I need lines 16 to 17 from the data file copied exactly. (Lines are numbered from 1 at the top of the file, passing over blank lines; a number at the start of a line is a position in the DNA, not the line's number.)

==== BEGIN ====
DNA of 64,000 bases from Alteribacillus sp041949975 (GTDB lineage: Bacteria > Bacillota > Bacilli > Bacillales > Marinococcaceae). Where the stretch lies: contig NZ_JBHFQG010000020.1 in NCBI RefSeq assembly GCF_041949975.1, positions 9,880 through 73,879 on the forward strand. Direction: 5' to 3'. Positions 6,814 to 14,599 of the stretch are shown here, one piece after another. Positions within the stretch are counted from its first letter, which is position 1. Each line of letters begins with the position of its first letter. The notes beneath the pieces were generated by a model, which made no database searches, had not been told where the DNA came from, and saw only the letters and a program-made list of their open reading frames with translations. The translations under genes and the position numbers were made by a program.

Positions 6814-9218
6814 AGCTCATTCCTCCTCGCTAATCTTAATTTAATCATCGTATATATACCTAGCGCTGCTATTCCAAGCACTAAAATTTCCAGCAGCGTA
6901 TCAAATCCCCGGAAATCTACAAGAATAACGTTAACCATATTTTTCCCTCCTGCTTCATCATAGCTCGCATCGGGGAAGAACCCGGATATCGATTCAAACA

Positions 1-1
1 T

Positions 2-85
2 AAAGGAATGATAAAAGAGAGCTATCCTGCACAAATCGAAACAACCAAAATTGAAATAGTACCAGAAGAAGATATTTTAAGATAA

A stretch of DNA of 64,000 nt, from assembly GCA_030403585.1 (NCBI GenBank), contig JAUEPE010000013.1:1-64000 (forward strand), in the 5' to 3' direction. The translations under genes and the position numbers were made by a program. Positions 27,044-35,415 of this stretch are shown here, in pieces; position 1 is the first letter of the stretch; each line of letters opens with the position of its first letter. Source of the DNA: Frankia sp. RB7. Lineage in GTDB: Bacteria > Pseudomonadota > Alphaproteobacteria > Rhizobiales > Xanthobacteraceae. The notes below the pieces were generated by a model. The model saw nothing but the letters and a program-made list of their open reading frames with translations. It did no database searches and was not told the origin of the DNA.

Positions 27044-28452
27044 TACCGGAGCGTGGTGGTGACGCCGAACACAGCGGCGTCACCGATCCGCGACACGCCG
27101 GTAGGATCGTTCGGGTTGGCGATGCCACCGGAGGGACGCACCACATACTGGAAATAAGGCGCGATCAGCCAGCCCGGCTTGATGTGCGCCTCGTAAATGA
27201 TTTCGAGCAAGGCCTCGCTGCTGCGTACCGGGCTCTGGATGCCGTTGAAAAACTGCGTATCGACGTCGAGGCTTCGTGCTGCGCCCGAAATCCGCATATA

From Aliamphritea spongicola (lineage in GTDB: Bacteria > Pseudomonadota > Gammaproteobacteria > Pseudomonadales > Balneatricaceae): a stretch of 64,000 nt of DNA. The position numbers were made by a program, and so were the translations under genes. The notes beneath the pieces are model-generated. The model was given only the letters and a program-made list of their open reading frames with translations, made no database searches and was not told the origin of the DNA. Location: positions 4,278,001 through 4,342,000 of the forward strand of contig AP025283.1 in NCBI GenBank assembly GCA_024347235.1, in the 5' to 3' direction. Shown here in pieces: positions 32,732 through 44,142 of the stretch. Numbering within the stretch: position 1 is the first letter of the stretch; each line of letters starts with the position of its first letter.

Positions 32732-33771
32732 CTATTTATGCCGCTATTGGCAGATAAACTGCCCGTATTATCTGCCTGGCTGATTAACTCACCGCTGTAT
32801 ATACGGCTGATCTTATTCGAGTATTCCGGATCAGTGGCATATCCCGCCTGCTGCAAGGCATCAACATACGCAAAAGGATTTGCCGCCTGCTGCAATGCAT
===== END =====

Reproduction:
32732 CTATTTATGCCGCTATTGGCAGATAAACTGCCCGTATTATCTGCCTGGCTGATTAACTCACCGCTGTAT
32801 ATACGGCTGATCTTATTCGAGTATTCCGGATCAGTGGCATATCCCGCCTGCTGCAAGGCATCAACATACGCAAAAGGATTTGCCGCCTGCTGCAATGCAT